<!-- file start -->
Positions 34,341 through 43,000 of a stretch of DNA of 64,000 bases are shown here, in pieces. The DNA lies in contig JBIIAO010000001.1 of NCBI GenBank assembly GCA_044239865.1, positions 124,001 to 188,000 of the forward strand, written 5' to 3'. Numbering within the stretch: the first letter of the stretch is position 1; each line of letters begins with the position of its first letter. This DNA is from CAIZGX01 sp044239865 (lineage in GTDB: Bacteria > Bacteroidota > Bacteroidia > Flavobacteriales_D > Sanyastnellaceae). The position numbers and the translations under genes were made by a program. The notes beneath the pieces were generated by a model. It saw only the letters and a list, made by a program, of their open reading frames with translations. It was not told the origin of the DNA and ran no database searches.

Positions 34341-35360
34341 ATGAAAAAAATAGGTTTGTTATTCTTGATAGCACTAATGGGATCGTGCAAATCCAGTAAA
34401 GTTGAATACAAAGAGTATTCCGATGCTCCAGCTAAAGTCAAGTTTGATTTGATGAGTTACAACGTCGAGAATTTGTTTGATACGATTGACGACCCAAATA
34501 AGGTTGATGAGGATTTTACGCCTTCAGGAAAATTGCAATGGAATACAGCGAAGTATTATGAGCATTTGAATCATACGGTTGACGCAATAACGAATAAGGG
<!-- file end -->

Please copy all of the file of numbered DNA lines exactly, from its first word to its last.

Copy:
Positions 34,341 through 43,000 of a stretch of DNA of 64,000 bases are shown here, in pieces. The DNA lies in contig JBIIAO010000001.1 of NCBI GenBank assembly GCA_044239865.1, positions 124,001 to 188,000 of the forward strand, written 5' to 3'. Numbering within the stretch: the first letter of the stretch is position 1; each line of letters begins with the position of its first letter. This DNA is from CAIZGX01 sp044239865 (lineage in GTDB: Bacteria > Bacteroidota > Bacteroidia > Flavobacteriales_D > Sanyastnellaceae). The position numbers and the translations under genes were made by a program. The notes beneath the pieces were generated by a model. It saw only the letters and a list, made by a program, of their open reading frames with translations. It was not told the origin of the DNA and ran no database searches.

Positions 34341-35360
34341 ATGAAAAAAATAGGTTTGTTATTCTTGATAGCACTAATGGGATCGTGCAAATCCAGTAAA
34401 GTTGAATACAAAGAGTATTCCGATGCTCCAGCTAAAGTCAAGTTTGATTTGATGAGTTACAACGTCGAGAATTTGTTTGATACGATTGACGACCCAAATA
34501 AGGTTGATGAGGATTTTACGCCTTCAGGAAAATTGCAATGGAATACAGCGAAGTATTATGAGCATTTGAATCATACGGTTGACGCAATAACGAATAAGGG